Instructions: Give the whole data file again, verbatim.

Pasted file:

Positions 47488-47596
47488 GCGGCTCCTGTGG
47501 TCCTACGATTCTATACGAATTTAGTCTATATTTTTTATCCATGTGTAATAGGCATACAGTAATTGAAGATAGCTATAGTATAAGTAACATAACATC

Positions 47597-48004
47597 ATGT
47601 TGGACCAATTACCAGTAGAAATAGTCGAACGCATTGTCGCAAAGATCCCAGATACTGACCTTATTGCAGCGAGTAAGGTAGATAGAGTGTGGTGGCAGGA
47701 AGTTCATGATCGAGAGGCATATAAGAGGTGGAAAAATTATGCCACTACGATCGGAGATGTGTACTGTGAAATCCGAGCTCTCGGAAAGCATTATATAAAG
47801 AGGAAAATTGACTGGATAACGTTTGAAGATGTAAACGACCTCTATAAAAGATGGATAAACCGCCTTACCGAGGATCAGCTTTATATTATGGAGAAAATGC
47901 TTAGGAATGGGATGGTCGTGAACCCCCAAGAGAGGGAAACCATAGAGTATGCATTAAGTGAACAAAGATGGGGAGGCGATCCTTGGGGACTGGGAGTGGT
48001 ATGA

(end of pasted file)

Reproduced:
Positions 47488-47596
47488 GCGGCTCCTGTGG
47501 TCCTACGATTCTATACGAATTTAGTCTATATTTTTTATCCATGTGTAATAGGCATACAGTAATTGAAGATAGCTATAGTATAAGTAACATAACATC

Positions 47597-48004
47597 ATGT
47601 TGGACCAATTACCAGTAGAAATAGTCGAACGCATTGTCGCAAAGATCCCAGATACTGACCTTATTGCAGCGAGTAAGGTAGATAGAGTGTGGTGGCAGGA
47701 AGTTCATGATCGAGAGGCATATAAGAGGTGGAAAAATTATGCCACTACGATCGGAGATGTGTACTGTGAAATCCGAGCTCTCGGAAAGCATTATATAAAG
47801 AGGAAAATTGACTGGATAACGTTTGAAGATGTAAACGACCTCTATAAAAGATGGATAAACCGCCTTACCGAGGATCAGCTTTATATTATGGAGAAAATGC
47901 TTAGGAATGGGATGGTCGTGAACCCCCAAGAGAGGGAAACCATAGAGTATGCATTAAGTGAACAAAGATGGGGAGGCGATCCTTGGGGACTGGGAGTGGT
48001 ATGA